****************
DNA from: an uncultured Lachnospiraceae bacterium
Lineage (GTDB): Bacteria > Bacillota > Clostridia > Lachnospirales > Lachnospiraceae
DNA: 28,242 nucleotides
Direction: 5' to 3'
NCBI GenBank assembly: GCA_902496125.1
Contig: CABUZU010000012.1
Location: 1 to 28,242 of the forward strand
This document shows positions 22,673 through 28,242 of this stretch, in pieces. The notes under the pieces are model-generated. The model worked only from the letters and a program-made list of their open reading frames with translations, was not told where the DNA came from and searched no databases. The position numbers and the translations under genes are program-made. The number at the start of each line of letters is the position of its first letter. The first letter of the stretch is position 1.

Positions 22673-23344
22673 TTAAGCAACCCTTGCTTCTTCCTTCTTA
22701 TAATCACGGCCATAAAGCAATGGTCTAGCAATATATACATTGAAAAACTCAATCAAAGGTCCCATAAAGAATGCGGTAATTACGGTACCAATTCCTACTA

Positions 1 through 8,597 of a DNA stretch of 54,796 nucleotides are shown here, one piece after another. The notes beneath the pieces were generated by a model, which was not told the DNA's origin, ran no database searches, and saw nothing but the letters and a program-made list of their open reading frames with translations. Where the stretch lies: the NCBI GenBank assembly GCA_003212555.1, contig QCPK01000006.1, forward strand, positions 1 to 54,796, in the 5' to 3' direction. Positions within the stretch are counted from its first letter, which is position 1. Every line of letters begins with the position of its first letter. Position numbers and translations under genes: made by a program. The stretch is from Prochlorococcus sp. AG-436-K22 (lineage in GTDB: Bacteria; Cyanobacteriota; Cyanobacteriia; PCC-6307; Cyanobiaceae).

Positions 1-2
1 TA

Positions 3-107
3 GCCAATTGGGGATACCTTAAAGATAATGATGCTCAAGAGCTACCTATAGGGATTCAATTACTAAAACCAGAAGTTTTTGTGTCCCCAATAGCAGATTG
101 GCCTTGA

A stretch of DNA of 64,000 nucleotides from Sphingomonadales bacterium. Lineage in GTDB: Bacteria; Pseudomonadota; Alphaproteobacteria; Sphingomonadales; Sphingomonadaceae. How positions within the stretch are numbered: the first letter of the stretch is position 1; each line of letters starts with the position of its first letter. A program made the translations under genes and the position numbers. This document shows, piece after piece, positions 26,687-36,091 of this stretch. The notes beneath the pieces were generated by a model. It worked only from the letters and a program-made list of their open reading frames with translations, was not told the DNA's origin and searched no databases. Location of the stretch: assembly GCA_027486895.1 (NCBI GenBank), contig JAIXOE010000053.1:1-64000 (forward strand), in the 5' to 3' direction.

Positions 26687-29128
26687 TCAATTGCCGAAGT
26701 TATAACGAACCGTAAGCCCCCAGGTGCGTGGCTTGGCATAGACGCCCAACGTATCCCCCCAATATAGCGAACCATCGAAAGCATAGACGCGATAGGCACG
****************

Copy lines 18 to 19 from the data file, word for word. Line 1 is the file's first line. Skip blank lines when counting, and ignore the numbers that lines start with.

A stretch of DNA of 64,000 nucleotides from Sphingomonadales bacterium. Lineage in GTDB: Bacteria; Pseudomonadota; Alphaproteobacteria; Sphingomonadales; Sphingomonadaceae. How positions within the stretch are numbered: the first letter of the stretch is position 1; each line of letters starts with the position of its first letter. A program made the translations under genes and the position numbers. This document shows, piece after piece, positions 26,687-36,091 of this stretch. The notes beneath the pieces were generated by a model. It worked only from the letters and a program-made list of their open reading frames with translations, was not told the DNA's origin and searched no databases. Location of the stretch: assembly GCA_027486895.1 (NCBI GenBank), contig JAIXOE010000053.1:1-64000 (forward strand), in the 5' to 3' direction.

Positions 26687-29128